Countless rare insects and flowers are said to inhabit the jungles of Colombia, but decades of war have stopped naturalists from discovering them -- until now.

Essential Science: Robot insects powered by static electricity

Scientists are examining tiny robotic insects in a quest to find new ways to power robotic devices. The basis of the research is to improve the efficiency for search and rescue operations.

Do cancer cells have special acoustic signals?

A new study suggests that cells have particular acoustic signals, and that the signal from cancerous cells differs from that of healthy cells. This could be the basis of a new cancer detection method.

World's rarest plant is a relic from the age of the dinosaurs

Palm tree-like plants called cycads grew in abundance 135 million years ago, providing shelter from the heat and forage for plant-eating dinosaurs. If you want to see one of these plants today, you will have to visit a botanical garden.

India's mini space shuttle blasts off

India successfully launched its first model space shuttle on Monday, a top official said, as New Delhi joined the race to develop a reusable rocket to make space travel easier and cheaper.

Brain waves used to control the flight of drones

It is possible, through the use of computers, to control an object with thought. This has been extended to drones, thanks to a University of Florida in Gainesville student project.

A compound from horseradish may help to fight cancer

Scientists have identified a cancer-fighting compound in the spicy root vegetable horseradish. The compound may induce an enzymatic reaction to destroy free-radicals.

New drug slows down rate of Zika infection

A science team have demonstrated that an experimental antiviral drug, designed for use against hepatitis C, can slow down the development of Zika in mice. Further studies will be undertaken to demonstrate the effectiveness in people.

Solar Impulse plane lands in Dayton from Oklahoma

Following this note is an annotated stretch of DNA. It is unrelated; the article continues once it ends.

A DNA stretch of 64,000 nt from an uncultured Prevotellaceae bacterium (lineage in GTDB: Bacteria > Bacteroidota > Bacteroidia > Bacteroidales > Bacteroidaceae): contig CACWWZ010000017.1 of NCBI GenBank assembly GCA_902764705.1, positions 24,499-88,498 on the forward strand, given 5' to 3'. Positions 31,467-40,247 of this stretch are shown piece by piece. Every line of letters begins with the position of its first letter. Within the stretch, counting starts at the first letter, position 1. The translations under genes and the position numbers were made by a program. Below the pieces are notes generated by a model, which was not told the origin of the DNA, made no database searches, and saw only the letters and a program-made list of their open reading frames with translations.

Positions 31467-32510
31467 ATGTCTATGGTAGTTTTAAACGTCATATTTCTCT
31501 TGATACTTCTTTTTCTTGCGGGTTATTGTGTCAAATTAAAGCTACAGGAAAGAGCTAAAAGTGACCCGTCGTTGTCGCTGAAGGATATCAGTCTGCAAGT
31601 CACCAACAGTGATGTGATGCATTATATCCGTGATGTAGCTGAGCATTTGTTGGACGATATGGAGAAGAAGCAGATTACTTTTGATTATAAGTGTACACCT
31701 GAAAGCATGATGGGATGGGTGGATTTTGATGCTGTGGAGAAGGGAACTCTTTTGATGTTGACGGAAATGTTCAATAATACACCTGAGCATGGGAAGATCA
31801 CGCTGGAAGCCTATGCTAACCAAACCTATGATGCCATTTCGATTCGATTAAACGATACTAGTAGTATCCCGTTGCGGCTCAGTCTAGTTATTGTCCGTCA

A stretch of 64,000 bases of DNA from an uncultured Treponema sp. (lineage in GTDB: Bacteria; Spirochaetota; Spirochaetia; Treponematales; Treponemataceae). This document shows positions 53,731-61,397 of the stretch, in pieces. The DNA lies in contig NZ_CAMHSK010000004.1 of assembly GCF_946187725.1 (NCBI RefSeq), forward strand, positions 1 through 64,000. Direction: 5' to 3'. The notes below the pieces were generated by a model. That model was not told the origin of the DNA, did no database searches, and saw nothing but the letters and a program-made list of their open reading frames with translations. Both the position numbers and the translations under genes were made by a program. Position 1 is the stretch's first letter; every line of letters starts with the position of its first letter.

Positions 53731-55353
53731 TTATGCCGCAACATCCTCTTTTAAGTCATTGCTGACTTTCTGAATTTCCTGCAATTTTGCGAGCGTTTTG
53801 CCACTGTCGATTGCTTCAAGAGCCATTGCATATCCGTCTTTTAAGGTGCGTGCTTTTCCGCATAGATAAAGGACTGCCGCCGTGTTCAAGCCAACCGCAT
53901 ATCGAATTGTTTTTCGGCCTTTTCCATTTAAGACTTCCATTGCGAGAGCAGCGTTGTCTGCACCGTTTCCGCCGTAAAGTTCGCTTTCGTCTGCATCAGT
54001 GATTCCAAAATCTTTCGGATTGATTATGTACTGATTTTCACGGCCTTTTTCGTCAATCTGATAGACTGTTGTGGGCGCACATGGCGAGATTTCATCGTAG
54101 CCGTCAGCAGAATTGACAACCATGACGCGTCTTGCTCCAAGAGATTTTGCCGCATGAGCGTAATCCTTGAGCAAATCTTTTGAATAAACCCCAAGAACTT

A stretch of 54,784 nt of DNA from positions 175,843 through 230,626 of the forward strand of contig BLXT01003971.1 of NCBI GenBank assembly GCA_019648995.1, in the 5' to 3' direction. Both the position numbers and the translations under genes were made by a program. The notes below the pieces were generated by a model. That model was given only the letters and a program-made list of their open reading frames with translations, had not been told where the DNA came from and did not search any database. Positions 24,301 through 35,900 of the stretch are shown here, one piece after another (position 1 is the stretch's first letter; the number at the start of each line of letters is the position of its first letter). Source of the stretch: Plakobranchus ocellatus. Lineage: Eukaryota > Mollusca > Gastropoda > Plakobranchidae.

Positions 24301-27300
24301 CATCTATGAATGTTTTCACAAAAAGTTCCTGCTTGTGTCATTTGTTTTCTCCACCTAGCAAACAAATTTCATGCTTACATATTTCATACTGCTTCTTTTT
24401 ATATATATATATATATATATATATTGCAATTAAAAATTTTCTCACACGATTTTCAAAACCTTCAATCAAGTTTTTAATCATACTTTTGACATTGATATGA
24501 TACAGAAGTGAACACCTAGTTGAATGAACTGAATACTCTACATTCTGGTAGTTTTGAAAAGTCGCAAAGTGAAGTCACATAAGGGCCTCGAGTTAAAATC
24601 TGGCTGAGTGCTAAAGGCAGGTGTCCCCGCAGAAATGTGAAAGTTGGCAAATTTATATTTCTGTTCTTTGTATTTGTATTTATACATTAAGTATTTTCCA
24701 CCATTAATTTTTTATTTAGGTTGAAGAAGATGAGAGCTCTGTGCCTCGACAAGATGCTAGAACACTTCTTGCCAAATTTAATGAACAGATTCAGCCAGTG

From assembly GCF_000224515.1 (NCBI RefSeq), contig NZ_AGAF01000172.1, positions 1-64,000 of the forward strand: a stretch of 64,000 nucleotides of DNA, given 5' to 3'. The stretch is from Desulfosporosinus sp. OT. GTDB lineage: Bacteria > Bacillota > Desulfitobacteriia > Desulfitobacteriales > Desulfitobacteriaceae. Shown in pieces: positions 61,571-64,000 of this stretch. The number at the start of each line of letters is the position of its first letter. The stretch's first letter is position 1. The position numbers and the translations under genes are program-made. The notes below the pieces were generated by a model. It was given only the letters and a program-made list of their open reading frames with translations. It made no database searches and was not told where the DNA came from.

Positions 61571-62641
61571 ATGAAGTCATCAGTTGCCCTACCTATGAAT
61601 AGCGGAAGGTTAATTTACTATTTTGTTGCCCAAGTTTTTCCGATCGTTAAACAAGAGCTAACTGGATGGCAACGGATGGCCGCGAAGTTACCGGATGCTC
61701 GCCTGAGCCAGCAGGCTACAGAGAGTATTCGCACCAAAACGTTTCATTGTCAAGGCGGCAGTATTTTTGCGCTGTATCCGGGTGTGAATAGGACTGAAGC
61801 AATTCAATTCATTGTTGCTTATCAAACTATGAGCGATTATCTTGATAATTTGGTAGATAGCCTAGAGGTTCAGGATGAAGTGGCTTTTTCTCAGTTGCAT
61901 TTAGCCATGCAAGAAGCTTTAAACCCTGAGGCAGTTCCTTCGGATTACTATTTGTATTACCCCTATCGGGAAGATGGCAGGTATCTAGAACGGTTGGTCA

A solar-powered plane landed in Dayton, Ohio on the latest leg of a record-breaking trip to circle the globe without consuming a drop of fuel.

Solar Impulse plane leaves Oklahoma for Dayton

An experimental, solar-powered aircraft took off from Tulsa in the midwestern US state of Oklahoma early Saturday, kicking off the latest phase of its record-breaking quest to circle the globe without consuming a drop of fuel.

Battling against crop pests thanks to genetics

Three research groups have recently reported on advances with crop diseases resistance. These related to detecting novel disease resistance genes and the successful transfer of resistance into wheat, soybean, and potato.

Mega-tsunamis 'sculpted' Mars surface

Monster tsunamis caused by meteor impacts swept across the northern plains of Mars more than three billion years ago, radically resculpting the edges of the Red Planet's ancient seas, according to a study published Thursday.

Scientists find evidence that a moon of Jupiter could hold life

A new study released by NASA on Tuesday shows that oceans on Europa, one of Jupiter’s 67 known moons, might have a lot in common with our own oceans, including a chemical balance capable of harboring life.

Out of this world: 'Moon and Mars veggies' grow in Dutch greenhouse

Establishing a human colony on the Moon and travelling to Mars has been the stuff of dreams since the dawn of the space age.But these visions face many hurdles. How can humans survive for months or years in the ultra-hostile environment of space?